Some faked car crashes. Others filed false insurance claims. On Thursday, deputies issued warrants for 53 people accused of working one of the fastest growing scams in the area - personal injury fraud.
Detectives raided four clinics they say filed thousands of dollars in fraudulent insurance claims. They arrested clinic owners, massage therapists, crash participants and recruiters accused of setting everything up.
Services billed by clinic owners were unnecessary and often not provided, deputies say. But everyone walked away with cash.
Experts suspect hundreds of similar clinics currently operate in Hillsborough County, a national hot spot for staged crashes. Only the totals in Brooklyn, N.Y., surpass those of Tampa.
The Sheriff's Office started investigating in September 2009 after noticing a string of suspicious crashes.
Since then, Hillsborough County Commissioner Kevin Beckner has joined the crackdown. He's working to create an ordinance requiring personal injury protection insurance clinics to be licensed and employ a physician.
In February, he listened to citizen comments on a draft. Deputies note that one of their suspects spoke against it.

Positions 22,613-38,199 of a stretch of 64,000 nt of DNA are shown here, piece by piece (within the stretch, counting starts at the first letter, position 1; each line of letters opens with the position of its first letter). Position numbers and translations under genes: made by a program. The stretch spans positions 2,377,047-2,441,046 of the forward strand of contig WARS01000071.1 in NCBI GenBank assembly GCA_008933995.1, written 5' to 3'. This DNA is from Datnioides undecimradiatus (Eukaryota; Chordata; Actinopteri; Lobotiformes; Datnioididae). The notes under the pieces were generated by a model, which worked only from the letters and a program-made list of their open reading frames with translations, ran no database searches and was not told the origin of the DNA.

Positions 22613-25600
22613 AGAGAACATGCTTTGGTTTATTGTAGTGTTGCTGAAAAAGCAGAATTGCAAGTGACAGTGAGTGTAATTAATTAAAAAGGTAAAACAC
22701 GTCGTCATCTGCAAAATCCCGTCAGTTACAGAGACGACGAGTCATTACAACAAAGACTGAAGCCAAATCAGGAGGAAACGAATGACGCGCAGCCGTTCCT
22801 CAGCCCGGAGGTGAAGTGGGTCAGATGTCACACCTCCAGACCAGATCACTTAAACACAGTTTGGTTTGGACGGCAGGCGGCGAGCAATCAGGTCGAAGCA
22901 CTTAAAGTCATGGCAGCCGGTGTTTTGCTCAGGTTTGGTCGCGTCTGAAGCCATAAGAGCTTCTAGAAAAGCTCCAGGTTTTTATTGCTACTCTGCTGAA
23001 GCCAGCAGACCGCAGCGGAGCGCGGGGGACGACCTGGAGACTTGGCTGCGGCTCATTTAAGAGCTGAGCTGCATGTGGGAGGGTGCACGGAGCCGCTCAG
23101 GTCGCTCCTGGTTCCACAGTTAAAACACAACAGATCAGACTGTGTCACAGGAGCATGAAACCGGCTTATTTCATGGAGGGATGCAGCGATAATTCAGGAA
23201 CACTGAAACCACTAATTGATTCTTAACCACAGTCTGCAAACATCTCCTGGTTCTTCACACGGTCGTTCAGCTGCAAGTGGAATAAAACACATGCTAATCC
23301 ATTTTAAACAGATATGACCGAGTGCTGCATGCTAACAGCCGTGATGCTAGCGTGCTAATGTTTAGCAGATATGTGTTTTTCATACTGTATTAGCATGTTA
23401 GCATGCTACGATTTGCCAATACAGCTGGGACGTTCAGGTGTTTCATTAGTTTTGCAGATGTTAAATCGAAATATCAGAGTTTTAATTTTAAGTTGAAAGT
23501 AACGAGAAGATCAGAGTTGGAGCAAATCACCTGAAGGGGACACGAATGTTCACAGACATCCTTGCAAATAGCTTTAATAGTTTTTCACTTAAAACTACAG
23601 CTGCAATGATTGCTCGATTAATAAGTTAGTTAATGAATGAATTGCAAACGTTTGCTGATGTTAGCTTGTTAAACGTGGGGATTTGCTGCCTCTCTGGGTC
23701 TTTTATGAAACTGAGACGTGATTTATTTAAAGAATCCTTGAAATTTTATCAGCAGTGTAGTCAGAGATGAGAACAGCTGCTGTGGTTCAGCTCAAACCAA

Back then, Liza Pereyra, owner and manager of Recovery Rehabilitation Services at 7025 W Hillsborough Ave., told commissioners that increased regulation would put a costly strain on legitimate clinics like hers.
On Thursday, deputies arrested Pereyra, 28, on a felony racketeering conspiracy charge.
They searched her business and arrested a receptionist and therapist. It was Pereyra's first arrest in Florida, state records show.
Deputies have made similar roundups but say Thursday's was different because they arrested clinic owners and office managers, not just crash participants.
After the first roundups, the Sheriff's Office recruited informers who helped undercover detectives infiltrate the operations.
"That allowed us to go further," said Chief Deputy Jose Docobo.
Authorities say several physicians are under investigation.
"It's so lucrative," said Ron Poindexter, a local director for the National Insurance Crime Bureau. "It's a personal slush fund for certain individuals."
And it's a burden carried by the honest. This year, he said, Florida motorists will pay an average of $83 more in annual personal injury protection premiums because of fraud.
Times news researcher John Martin contributed to this report.